The goal of this article is to have an access point that allows a set of clients to navigate anonymously, use cheap hardware and we don’t want to install privacy software on our devices.

The list of tools required are:

  • Raspberry Pi
  • Wifi Dongle (if not using the raspberry pi with embedded WIFI)
  • Internet connection

Note: A common understanding here is that we must be sure that our access point is secure because there is the chance that it could be listening to your connection even before the connection is delivered to the tor network. You must be careful with the information stored in your browser and should use a privacy safe browser and secure device.

First things first, I will explain how we will do our access point. We will use a raspberry pi as our access point and a wifi dongle in access point mode. For that we will use hostapd, have in mind that you will need a wifi dongle that has the necessary driver to setup hostapd. Then two more things, the tor network itself and dnsmasq to give the wifi clients an IP address.

Before we start this endeavour, we need to setup the raspberry pi and enable ssh. Go to raspbian downloads and download the operating system. After you have downloaded and burned the operating system to your ssd card. You can create a ssh file in the boot folder or use raspi-config to enable ssh.

Now you can access it with ssh pi@raspberry and the default password raspberry. Change the default password, run passwd and insert the password for pi user. Just for sack of good pratices update and upgrade the system.

We need two interfaces to serve the wifi clients and the internet connection. The eth0 interface will be used for our connection to the web and wlan0 to connect our wifi dongle. Add the following configuration the the /etc/network/interfaces:

auto lo
iface lo inet loopback

auto eth0
iface eth0 inet static

allow-hotplug wlan0
iface wlan0 inet static

After this disable the dhcpd with: systemctl disable dhcpcd. You can bring up the interface with sudo ip link set wlan0 up and reboot the raspberry for the network to be in place.

Now we will setup the dnsmasq. Since each user needs an ip address when connected to the access point, the configuration will allow 100 clients connected to the access point.

Install dnsmasq:

$ apt-get install dnsmasq

We just have to change the /etc/dnsmasq.conf and restart the service.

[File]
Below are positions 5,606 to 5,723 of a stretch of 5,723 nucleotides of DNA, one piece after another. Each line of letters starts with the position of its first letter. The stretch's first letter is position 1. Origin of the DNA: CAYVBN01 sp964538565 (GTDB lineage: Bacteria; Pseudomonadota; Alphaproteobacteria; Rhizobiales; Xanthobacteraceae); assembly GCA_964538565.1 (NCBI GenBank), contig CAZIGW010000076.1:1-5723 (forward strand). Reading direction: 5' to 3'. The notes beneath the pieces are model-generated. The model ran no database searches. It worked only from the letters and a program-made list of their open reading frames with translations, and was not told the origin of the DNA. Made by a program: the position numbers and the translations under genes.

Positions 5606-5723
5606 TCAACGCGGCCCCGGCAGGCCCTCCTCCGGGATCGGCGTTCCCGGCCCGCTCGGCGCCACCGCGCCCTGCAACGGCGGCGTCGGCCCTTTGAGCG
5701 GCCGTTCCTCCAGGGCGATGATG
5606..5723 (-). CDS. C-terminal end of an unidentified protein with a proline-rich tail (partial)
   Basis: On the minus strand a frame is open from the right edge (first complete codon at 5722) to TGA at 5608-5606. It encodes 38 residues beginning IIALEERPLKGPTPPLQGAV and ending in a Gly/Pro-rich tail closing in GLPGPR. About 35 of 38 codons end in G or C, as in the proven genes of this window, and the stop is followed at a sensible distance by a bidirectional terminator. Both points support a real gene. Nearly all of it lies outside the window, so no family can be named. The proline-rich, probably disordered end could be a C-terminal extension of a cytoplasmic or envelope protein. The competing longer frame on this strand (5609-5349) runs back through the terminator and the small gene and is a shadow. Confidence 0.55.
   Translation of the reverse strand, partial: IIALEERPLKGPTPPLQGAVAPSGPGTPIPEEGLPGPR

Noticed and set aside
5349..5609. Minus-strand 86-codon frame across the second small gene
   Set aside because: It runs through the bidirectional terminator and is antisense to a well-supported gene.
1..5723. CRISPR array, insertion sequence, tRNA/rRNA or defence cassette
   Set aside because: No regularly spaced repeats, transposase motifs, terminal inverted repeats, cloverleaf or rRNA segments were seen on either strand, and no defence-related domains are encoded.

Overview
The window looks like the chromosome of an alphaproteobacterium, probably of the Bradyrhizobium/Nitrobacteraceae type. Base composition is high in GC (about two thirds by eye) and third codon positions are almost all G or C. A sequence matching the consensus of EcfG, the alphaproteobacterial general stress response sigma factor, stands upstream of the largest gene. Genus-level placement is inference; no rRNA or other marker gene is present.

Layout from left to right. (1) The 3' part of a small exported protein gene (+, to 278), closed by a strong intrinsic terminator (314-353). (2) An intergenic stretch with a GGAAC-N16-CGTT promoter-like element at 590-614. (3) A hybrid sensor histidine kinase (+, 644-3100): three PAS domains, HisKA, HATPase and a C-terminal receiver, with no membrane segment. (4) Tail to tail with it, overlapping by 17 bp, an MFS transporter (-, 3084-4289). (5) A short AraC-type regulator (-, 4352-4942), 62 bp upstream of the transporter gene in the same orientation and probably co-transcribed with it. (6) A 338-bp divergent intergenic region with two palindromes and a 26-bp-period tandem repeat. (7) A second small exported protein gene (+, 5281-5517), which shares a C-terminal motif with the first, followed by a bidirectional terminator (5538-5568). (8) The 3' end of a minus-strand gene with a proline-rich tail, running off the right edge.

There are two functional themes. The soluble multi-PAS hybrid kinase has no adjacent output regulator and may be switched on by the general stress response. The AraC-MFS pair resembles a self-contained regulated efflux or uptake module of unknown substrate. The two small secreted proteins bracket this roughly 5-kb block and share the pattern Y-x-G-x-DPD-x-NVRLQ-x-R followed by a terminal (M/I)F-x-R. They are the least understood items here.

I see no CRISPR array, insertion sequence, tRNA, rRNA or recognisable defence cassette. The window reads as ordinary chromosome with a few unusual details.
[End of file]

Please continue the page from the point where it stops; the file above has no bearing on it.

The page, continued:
The wifi dongle by default is not in AP mode, so you won’t be able to connect clients to the raspberry. We must setup the wifi dongle as an access point. That’s where hostapd come in place, with it our dongle will be listening for connections and have an SSID and password for the users. First run apt-get install hostapd to install the tool. Next we need to configure the hostapd, edit the configuration file /etc/hostapd/hostapd.conf and insert the following configuration:


As we are using a custom configuration include DAEMON_CONF="/etc/hostapd/hostapd.conf" in the /etc/default/hostapd file. This will say to hostapd that we want to use our configuration file. After all this check if the file was correctly configured with hostapd -dd /etc/hostapd/hostapd.conf. And finally restart the service with systemctl restart hostapd.

At this point we can connect to our access point and use it as an access point but you won’t have access to the internet. That happens because we need to forward the connection established by the wlan0 to the eth0.

$ sudo iptables -t nat -A POSTROUTING -o eth0 -j MASQUERADE
$ sudo iptables -A FORWARD -i eth0 -o wlan0 -m state --state RELATED,ESTABLISHED -j ACCEPT
$ sudo iptables -A FORWARD -i wlan0 -o eth0 -j ACCEPT

The iptables commands shown above will forward those connections to the right interface and masquerade them as it was the eth0 connection. Save and load the iptables rules in case you need to reboot the raspberry. The following two steps will save the configuration and add them to the rc.local.

$ iptables-save > saved-iptables-rules
$ cp saved-iptables-rules /etc/iptables-hostapd-rules

$ sudo vim /etc/rc.local
$ /sbin/iptables-restore < /etc/iptables-hostapd-rules

Finally we need to enable the IPv4 forwarding. Change the net.ipv4.ip_forward in the /etc/sysctl.conf to 1. We can list the devices connected to the access point with sudo iw dev wlan0 station dump.

Install TOR

At this point we can use the AP but we want to go further let our clients to navigate anomnimously. Install tor with:

$ apt-get install tor

Now that tor is intalled, let’s configure the port where tor will be listening and the necessary configurations needed by the tor proxy, go to /etc/tor/torrc and put the following config:

SOCKSPort 9040
TransPort 9040
DNSPort 53

AutomapHostsSuffixes .onion,.exit
AutomapHostsOnResolve 1

The next step is setup the iptables to route TCP connection to the port we have setup and also add rules to keep having DNS and ssh to our raspberry:

$ sudo iptables -t nat -A PREROUTING -i wlan0 -p tcp --dport 22 -j REDIRECT --to-ports 22
$ sudo iptables -t nat -A PREROUTING -i wlan0 -p udp --dport 53 -j REDIRECT --to-ports 53
$ sudo iptables -t nat -A PREROUTING -i wlan0 -p tcp --syn -j REDIRECT --to-ports 9040

As we did with the other configuration, let’s save the new rules.

$ iptables-save > saved-iptables-rules
$ cp saved-iptables-rules /etc/iptables-tor-rules

$ vim /etc/rc.local
/sbin/iptables-restore < /etc/iptables-tor-rules

Restart and enable tor:

$ systemctl restart tor
$ systemctl enable tor

Connect a device and check if the setup was made with sucess at Visit DuckDuckGo and browse anonymously.